Chalcedony Cabochons


Chalcedony is a variety of Quartz stones that includes both jaspers and agates.

Chalcedony (kal SED' nee) is any form of cryptocrystalline quartz , where the crystals are too small to be seen without high magnification.

Quartz is one of the most abundant minerals on earth. It is found on every continent, and every country.  It too, is found in every country. Chalcedony stone forms in rounded crusts, rinds or stalactites in both volcanic and sedimentary rocks. The name can only be traced to the early sixteenth century and probably comes from "Chalcedon", an ancient port city on the Sea of Marmara in modern-day Turkey. Chalcedonies usually have a waxy luster and a hardness of 6.5 to 7. Chalcedony semi precious stones are tough cabochons, good for all jewelry uses and require no special care in wearing or cleaning.

In the rock world usually only the translucent or transparent, single color types are sold under the name "chalcedony cabochon".

Blue Chalcedony is probably the best known, but other colors are white, purple, yellow, and orange. Chrysophrase is a lovely apple green color and the blood red variety is simply known by the name Carnelian. There is an extremely rare pink to raspberry colored stone from South Africa known as Bustamite. The various types differ in color due to metallic impurities, such as iron, nickel, copper, and titanium present during crystallization.

The rest of the stones in the chalcedony family are sold under individual variety names.

(Flint, Sard, etc.), or as jasper cabochons or agate cabochons.

While the definitions overlap, Jasper usually refers to an opaque semi precious gemstone (no light comes through), with a solid color or an irregular display of colors caused by various mineral impurities. The name Jasper is derived from the Greek word that means “spotted stone”.

Learn more about Jasper Stone Cabochons.

Agate is defined by its translucency (ability to see light through it), and by its clearly defined pattern or banding (stripes) of multiple colors. The name Agate is derived from the Sicilian river, Achates, where the material was first found in quantity.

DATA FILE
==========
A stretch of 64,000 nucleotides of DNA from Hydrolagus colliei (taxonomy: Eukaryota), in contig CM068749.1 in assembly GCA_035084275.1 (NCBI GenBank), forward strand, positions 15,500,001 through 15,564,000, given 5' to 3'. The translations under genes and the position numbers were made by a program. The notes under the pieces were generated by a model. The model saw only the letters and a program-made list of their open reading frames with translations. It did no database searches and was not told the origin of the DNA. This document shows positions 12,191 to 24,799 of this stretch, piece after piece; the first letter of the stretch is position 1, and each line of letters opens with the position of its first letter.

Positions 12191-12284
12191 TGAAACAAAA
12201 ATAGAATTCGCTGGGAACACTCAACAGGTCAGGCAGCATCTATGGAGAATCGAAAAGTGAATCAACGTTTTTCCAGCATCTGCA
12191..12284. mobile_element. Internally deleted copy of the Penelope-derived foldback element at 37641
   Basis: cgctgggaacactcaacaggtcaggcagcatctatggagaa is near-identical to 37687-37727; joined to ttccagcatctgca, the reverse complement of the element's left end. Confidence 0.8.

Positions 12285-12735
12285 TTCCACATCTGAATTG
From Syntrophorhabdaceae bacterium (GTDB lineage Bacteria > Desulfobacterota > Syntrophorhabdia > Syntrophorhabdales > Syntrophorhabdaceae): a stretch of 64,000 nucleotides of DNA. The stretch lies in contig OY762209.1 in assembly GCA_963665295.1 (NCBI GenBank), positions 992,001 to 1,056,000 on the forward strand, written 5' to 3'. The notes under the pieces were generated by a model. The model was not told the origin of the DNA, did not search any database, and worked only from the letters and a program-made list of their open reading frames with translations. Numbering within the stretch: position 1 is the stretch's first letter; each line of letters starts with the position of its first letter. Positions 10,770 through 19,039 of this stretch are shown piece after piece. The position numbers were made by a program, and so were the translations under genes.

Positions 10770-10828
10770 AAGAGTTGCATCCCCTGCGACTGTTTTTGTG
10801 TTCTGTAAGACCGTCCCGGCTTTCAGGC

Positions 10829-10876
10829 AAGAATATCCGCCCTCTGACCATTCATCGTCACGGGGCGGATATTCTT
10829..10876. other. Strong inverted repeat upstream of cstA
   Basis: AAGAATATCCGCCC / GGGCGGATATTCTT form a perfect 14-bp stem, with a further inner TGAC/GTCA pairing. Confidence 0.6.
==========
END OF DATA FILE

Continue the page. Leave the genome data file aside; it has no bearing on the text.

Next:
Learn more about Agate Stone Cabochon.

Sometimes the distinction is blurred. Fire Agate is neither translucent, nor banded. And sometimes people just refer to a stone as a Jasp-Agate.


Jasper stones and Agate stones are found all over the world, with certain colors or patterns unique to particular localities. They are generally named after their locality (Montana Agate, Botswana Agate, Deschutes Jasper), or their appearance (Dalmatian Jasper-white with black spots, Poppy Jasper-yellow spots or "poppies", Crazy Lace Agate). All types of jasper cabochons and agate cabochons take an excellent polish, are trouble free to care for, and hardy enough for all jewelry uses.

Petrified Wood and Dinosaur Bone are chalcedony pseudomorphs, the replacement of one mineral (wood or bone) for another (chalcedony) without changing the original mineral's external appearance-even the most minute details of the wood or bone are preserved! In the Petrified Forest in Arizona, there are remains of an entire ancient forest that was transformed into chalcedony. Some logs as long as 213 feet have been found!

Most Chalcedony varieties are rich with history and lore. Agate was one of the first known minerals, and legends say the wearer of a agate cabochons would be agreeable and persuasive, and wearing an agate would assure him victory. The Sumerians, the earliest inhabitants of Mesopotamia, are believed to be the first user of agates in seals, beads, and jewelry. In ancient times agate was often carved into bowls. In Vienna there is a bowl measuring 28.5 inches across that was believed to be carried to Europe by the Crusaders.